THINKING ABOUT OUR OSCARS DINNER AFTER WATCHING “BIRDMAN”

OKAY, SO IT'S ONLY 23. WE'LL USE A CANARY TO MAKE UP THE DIFFERENCE.
OKAY, SO IT’S ONY 23; WE’LL USE A CANARY TO MAKE UP THE DIFFERENCE.

SING A SONG OF SIXPENCE

Sing a song of sixpence,

A pocket full of rye,

Four and twenty blackbirds

Baked in a pie.

 

When the pie was opened

The birds began to sing—

Wasn’t that a dainty dish

To set before the king?

 

The king was in the counting-house

Counting out his money,

The queen was in the parlor

Eating bread and honey,

 

The maid was in the garden

Hanging out the clothes.

Along came a blackbird

And snipped off her nose.

(Poetry Foundation)

 

The 13th Street (Neset apartment) Oscars Party requires attendees to have seen every Best Picture Nomination and to prepare a dish that fits within the theme of one of them. Susanna and I went to “Birdman” last night, hence the birds-in-a-pie idea.

What a strange and practically wonderful film. There are three main characters (Broadway/Live Theater, Movies and New York City’s Theater District) accompanied by several really great actors in fine fine performances. We loved it for all of that after our years as dance presenters; as movie aficionados (me, mesmerized by movies from the time I was a kid; Susanna, connected through her kid, a most beautiful and talented TV/film actor; and finally as great fans of the great city.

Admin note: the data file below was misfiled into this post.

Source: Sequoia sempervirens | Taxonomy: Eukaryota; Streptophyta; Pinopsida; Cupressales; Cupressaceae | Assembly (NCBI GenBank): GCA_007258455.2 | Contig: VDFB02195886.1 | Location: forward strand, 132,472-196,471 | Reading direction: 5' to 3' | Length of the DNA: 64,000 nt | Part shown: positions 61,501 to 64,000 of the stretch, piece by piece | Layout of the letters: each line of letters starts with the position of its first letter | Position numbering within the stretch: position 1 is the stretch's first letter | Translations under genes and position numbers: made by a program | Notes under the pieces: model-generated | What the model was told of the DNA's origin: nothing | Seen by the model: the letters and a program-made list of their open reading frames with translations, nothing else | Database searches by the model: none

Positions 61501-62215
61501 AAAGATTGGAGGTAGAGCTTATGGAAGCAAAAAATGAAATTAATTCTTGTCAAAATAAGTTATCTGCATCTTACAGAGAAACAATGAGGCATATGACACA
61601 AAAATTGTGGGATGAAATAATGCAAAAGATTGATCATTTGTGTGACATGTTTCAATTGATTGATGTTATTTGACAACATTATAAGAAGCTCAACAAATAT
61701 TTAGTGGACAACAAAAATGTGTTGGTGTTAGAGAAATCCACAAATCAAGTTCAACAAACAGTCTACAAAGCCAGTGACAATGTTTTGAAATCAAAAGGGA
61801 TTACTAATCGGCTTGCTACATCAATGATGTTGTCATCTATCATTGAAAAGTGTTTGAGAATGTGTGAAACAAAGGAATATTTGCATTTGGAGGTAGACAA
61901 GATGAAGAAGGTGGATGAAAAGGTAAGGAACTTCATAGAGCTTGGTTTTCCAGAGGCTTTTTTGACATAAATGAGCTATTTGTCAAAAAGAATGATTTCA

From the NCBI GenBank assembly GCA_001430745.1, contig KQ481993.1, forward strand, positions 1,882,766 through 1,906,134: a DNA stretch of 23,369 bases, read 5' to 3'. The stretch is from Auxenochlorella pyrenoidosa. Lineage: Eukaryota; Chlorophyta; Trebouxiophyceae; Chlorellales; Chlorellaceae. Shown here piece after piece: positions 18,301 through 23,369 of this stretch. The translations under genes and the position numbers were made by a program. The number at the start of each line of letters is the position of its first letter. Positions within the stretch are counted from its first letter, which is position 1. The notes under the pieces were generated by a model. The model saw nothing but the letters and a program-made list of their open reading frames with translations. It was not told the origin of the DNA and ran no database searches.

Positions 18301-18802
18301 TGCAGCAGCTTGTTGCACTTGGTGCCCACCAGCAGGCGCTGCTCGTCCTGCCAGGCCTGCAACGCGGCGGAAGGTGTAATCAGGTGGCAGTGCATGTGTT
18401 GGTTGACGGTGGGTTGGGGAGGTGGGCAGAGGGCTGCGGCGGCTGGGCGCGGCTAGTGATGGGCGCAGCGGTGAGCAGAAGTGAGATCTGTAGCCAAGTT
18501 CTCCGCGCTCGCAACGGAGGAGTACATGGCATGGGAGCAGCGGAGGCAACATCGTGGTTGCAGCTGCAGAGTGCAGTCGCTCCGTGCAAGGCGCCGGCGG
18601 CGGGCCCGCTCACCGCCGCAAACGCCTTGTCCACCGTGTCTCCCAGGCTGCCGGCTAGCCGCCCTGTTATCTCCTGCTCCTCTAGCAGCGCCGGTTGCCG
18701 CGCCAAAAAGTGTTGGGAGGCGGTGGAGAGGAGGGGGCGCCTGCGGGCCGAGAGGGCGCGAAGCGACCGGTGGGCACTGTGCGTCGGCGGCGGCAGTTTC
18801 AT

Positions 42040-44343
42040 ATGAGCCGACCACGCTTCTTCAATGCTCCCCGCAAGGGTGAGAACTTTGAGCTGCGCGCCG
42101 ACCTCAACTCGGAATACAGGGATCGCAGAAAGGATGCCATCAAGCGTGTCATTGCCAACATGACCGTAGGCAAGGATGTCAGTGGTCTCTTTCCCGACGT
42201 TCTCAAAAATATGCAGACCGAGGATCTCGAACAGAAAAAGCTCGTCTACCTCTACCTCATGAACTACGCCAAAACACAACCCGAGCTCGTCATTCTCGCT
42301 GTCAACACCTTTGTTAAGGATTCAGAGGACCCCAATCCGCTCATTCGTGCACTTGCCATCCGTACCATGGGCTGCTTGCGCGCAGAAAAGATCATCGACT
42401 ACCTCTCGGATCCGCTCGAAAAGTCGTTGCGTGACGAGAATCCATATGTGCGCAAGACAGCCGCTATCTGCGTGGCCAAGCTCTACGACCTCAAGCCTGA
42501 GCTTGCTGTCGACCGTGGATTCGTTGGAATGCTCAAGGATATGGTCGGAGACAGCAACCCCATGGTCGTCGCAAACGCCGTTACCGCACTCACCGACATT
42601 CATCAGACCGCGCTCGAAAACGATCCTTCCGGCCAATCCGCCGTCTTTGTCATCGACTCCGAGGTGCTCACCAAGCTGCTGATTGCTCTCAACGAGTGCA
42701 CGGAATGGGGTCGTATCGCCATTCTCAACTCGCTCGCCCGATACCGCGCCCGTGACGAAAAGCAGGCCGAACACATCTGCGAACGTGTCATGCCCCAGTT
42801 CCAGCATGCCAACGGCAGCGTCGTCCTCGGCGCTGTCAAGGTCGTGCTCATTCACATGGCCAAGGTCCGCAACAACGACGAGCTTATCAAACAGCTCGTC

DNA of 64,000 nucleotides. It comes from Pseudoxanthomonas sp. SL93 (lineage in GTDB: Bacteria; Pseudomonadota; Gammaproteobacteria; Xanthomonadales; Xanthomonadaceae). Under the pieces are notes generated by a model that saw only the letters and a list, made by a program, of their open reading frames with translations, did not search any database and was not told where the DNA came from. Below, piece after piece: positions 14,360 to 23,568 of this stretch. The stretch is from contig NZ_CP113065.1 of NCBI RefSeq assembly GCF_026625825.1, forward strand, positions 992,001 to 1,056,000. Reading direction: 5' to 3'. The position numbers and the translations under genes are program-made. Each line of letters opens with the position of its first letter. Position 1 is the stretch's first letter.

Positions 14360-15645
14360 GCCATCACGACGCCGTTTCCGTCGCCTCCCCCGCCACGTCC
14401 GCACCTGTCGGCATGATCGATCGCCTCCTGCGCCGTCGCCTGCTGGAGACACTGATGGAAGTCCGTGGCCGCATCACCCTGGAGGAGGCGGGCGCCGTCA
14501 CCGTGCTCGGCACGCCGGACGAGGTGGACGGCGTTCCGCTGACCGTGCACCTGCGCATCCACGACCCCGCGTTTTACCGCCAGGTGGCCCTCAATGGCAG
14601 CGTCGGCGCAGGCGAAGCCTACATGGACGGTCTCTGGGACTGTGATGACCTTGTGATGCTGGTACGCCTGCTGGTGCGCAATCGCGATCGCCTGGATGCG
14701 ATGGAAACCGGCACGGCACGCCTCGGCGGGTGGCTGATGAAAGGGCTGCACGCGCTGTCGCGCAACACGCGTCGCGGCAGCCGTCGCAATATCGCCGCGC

Now, trying to figure out how to define “Birdman” for myself, the phrase that keeps coming to mind is magic realism—not quite as defined by  Gabriel Garcia Marquez , but a sort of grungy 42nd Street version.

The Birdman, Michael Keaton is the ex-superstar hero of film trying to make an impact on Broadway. In spite of his occasional use of some supernatural abilities things do not go well. Well, sometimes they do—like when he’s flying. There are some little love/sex/sexy exchanges between various characters; a rather sentimental, in a very contemporary way, relationship between father and daughter (Emma Stone’s eyes have  magic powers all their own); and lots and lots of references to actors and acting.

In fact, “Birdman” is a story for and about actors and their back-and-forths between Hollywood and Broadway. And successes. And failures. And talent. And abuses.

Age presents its own conundrum as father and daughter play old world, new world in the battle of how to communicate with the world—movie critics and newspapers versus tweeting and trending.

You can tell whether a movie is good by whether you’re still discovering things about it a few days later. “Birdman” has layers and layers to explore; it would almost be worth seeing it again if there weren’t so many more on the list.

 

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